The world is short of thinkers; those who influence the world with their ideas and philosophy. Mahatma Gandhi gave the world an idea, something that several leaders of the world followed. His path of non-violence was adopted by two of the most influential anti-racism leaders – Martin Luther King, Jr, who changed race relations in the United States, and Nelson Mandela, who quietly bore a prison sentence for 27 years, and then came out and changed South Africa and the world.
Mandela’s influence in maintaining peace and harmony in a charged atmosphere in South Africa can only be contrasted by what happened in neighbouring Zimbabwe, where violence and race-related attacks on the white community increased since the country got its independence in 1980.
The primary tool to segregate white Zimbabweans was land distribution. The official rhetoric also included calling them traitors. And although
circumstances have improved vastly in the last decade and a half, the country’s economic decline has never kept it in sound health.
On the other hand, Mandela’s presidency coincided with the investigations into apartheid by the Truth and Reconciliation Commission in 1995, but the commission did a fine job of restoring race relations, and therefore, peace in the country.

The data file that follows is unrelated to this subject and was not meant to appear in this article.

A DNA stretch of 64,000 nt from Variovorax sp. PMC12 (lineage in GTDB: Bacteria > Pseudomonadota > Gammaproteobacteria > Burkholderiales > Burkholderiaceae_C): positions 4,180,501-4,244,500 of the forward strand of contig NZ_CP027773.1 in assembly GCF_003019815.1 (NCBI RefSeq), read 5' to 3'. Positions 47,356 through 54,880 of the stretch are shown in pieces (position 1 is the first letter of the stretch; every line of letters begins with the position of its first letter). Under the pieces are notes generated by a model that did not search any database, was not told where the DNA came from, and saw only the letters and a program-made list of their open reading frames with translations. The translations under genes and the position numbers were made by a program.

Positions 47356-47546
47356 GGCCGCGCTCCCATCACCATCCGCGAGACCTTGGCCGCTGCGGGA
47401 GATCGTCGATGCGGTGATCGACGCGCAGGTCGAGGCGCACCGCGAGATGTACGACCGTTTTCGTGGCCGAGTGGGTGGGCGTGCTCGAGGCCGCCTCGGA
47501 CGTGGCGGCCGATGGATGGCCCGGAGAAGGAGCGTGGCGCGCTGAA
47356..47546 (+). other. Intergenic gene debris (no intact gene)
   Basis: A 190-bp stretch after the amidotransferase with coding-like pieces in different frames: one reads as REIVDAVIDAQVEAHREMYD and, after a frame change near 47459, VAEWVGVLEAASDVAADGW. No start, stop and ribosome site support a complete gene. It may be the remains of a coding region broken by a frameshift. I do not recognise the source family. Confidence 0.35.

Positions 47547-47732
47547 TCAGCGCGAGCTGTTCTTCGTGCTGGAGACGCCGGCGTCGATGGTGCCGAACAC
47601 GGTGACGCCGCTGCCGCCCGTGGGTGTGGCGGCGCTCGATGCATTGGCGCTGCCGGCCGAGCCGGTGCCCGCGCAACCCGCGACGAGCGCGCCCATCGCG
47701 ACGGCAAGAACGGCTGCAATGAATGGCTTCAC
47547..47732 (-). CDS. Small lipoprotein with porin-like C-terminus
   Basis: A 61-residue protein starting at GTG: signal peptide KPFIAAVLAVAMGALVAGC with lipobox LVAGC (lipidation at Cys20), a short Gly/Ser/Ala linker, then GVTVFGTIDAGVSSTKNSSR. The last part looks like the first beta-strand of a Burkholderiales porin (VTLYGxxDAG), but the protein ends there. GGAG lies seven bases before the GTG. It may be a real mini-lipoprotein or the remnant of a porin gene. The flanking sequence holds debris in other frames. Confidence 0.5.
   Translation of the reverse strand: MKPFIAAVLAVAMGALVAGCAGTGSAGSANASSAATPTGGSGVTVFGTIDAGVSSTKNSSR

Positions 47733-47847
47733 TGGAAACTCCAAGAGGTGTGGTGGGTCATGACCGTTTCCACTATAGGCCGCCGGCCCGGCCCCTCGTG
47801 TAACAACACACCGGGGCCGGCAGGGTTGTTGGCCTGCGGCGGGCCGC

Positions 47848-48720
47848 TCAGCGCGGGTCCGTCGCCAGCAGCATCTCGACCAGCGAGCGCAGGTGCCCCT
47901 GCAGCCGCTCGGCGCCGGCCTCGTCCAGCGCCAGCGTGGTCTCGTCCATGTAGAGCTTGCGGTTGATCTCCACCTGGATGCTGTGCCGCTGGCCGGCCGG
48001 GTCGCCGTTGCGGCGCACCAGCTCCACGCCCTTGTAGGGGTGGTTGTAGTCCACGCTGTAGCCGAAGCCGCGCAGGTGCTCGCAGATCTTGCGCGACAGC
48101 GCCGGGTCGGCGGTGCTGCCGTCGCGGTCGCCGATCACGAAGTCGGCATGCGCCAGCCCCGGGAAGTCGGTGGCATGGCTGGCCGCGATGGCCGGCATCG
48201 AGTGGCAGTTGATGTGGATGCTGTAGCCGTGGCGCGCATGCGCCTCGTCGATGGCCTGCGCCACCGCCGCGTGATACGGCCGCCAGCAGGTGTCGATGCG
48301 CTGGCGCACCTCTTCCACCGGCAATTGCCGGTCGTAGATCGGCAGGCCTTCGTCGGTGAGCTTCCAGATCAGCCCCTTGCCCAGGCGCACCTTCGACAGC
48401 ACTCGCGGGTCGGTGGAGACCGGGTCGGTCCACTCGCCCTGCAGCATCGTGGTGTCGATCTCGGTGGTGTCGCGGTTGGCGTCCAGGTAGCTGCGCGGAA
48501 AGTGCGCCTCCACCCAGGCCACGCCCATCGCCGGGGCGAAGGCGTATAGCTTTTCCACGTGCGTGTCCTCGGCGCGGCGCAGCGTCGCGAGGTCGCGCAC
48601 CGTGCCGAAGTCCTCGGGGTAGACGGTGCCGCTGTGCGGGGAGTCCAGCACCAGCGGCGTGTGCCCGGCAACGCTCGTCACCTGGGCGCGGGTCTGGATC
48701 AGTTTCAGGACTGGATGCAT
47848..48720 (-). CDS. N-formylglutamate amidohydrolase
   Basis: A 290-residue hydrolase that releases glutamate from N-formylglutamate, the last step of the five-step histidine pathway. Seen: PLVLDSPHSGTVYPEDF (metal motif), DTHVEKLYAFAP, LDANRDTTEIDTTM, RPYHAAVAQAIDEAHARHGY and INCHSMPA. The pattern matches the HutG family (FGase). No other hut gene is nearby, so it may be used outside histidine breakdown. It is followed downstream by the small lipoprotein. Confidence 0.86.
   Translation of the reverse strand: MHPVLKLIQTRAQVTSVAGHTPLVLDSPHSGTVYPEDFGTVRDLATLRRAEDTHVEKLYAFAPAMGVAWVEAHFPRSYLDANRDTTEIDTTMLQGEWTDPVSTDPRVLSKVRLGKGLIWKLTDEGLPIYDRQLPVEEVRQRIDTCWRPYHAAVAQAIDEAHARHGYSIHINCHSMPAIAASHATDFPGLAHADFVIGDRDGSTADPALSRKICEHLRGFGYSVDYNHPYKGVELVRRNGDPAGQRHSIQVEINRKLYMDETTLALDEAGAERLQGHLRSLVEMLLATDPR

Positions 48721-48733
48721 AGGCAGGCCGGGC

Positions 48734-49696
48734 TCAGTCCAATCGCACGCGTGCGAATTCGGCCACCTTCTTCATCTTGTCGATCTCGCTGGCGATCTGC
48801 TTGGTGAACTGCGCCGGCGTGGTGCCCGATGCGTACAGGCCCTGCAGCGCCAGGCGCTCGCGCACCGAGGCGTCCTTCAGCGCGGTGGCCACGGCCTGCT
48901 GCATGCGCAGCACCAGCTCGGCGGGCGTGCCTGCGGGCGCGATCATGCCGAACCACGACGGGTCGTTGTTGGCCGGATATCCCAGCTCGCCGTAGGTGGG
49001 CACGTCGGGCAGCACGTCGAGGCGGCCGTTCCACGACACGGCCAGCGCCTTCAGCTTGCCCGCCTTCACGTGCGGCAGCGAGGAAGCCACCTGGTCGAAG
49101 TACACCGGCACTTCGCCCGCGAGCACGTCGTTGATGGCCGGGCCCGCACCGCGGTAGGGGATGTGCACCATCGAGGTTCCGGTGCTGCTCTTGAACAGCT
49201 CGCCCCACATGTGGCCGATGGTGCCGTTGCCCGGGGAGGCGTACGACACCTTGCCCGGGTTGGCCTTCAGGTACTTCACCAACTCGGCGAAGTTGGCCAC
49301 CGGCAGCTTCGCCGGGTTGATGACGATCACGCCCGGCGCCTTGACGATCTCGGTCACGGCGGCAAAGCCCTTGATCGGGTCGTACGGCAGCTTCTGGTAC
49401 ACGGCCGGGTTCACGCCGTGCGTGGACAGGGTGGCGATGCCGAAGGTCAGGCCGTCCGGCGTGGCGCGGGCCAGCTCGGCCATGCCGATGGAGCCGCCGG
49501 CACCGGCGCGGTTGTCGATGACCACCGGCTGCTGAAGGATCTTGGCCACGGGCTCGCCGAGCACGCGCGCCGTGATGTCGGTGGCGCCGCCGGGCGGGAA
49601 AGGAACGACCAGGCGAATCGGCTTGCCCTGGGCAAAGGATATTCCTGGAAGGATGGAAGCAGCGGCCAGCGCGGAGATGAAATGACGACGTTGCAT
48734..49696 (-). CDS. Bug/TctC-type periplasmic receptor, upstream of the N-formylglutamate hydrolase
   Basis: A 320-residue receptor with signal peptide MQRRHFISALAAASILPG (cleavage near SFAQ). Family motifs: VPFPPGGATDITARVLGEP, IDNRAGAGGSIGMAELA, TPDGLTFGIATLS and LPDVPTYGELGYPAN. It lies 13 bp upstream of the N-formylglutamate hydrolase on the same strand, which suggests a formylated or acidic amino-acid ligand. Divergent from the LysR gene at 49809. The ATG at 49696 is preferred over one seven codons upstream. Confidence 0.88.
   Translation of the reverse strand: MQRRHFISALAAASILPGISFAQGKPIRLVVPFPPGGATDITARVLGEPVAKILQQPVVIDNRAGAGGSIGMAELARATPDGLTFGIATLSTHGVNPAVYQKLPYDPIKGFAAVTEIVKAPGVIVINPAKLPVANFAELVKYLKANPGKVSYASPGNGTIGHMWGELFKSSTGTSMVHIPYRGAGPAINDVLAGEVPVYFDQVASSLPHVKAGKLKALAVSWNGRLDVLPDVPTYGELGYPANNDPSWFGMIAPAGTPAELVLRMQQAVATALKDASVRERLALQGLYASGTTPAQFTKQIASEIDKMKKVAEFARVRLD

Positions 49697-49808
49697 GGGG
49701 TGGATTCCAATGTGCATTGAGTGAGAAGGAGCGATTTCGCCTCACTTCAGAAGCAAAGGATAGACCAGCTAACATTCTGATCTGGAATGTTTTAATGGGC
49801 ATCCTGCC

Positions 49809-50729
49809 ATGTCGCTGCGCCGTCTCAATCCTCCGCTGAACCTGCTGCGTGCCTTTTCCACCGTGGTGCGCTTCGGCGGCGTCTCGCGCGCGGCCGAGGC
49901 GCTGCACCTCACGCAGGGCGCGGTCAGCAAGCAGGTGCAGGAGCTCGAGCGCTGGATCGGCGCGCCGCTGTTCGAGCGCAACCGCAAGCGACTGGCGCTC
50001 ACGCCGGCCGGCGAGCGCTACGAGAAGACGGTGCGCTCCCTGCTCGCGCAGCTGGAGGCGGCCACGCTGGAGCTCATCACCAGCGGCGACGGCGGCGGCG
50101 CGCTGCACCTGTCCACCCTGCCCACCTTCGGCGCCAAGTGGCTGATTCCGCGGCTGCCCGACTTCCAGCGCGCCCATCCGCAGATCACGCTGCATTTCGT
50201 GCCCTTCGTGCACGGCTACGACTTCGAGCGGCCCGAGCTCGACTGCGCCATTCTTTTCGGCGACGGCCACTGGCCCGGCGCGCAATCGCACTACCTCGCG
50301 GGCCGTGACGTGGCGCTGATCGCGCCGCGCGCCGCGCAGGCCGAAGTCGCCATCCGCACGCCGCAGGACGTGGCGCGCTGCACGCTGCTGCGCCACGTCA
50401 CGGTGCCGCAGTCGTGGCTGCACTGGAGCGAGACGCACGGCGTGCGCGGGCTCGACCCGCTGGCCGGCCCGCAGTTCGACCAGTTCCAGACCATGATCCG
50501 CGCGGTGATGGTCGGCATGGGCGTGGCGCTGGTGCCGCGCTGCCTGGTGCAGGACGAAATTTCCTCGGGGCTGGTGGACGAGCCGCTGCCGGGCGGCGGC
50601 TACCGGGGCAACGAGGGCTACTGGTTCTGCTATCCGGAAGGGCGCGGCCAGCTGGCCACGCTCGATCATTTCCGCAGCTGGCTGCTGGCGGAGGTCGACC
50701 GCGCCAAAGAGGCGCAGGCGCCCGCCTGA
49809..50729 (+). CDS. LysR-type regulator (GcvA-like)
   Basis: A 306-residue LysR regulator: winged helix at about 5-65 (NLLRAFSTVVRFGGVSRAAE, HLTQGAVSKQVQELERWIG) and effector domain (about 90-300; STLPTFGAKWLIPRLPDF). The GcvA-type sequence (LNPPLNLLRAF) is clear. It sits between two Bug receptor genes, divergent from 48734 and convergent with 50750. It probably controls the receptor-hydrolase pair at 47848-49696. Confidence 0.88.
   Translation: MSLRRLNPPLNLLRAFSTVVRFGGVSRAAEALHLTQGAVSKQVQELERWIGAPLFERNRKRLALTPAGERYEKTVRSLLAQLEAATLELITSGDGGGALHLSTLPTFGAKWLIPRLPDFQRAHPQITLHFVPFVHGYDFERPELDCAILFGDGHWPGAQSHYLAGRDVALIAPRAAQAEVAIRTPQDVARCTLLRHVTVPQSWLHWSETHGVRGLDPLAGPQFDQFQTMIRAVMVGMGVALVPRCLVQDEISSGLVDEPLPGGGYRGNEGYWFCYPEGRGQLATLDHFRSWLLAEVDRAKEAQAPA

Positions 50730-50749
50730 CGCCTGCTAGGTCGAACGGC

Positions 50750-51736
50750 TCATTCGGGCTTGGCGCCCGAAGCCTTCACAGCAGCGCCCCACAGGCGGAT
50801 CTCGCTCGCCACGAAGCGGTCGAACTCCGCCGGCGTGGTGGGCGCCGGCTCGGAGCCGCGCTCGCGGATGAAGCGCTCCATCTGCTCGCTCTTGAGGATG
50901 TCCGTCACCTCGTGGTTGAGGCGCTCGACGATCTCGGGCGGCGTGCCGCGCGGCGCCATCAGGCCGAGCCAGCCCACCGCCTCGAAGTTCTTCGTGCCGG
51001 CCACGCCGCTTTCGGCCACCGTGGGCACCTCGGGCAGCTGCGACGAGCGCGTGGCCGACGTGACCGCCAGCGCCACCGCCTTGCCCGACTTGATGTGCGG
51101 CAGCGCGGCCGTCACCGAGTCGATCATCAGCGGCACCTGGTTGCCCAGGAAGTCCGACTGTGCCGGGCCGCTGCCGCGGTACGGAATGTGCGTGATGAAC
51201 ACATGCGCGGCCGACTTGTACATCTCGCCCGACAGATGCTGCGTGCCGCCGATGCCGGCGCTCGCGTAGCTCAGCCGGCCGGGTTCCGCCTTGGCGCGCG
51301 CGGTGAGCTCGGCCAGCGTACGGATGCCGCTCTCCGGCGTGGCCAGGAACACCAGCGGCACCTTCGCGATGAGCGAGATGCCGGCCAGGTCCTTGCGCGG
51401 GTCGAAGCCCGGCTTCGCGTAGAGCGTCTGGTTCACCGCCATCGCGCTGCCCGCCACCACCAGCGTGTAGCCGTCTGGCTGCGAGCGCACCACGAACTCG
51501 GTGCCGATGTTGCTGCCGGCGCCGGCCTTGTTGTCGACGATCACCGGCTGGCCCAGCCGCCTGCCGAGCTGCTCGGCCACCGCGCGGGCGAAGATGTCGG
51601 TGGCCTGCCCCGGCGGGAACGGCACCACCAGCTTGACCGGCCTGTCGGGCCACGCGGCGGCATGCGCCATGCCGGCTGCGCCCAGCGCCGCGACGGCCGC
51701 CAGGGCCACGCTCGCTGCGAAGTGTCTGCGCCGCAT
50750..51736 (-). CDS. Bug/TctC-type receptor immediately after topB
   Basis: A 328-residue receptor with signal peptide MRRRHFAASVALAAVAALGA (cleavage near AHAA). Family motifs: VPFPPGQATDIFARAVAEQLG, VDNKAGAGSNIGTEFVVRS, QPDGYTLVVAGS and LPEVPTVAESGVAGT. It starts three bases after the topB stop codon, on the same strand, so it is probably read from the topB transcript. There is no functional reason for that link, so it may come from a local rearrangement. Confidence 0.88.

If South Africa is seen as a faulty, yet progressive, democracy, it is largely due to the efforts of Mandela and his statesmanlike leadership.
Despite the ordeal of an imprisonment that lasted nearly three decades, Mandela never allowed the experience to cloud his outlook towards the white community. According to media reports, in order to avoid “victor’s justice”, no side was exempt from appearing before the commission.
The panel heard reports and claims of human rights violations and considered amnesty applications from all sides, from the apartheid state to the liberation forces, including the African National Congress.
This gave Mandela’s countrymen a sense of justice and, equally importantly, a sense of belonging. This is the greatest gift any leader can give his people. This is also perhaps the iconic leader’s biggest legacy, and it is something that the world today would do well to learn from.
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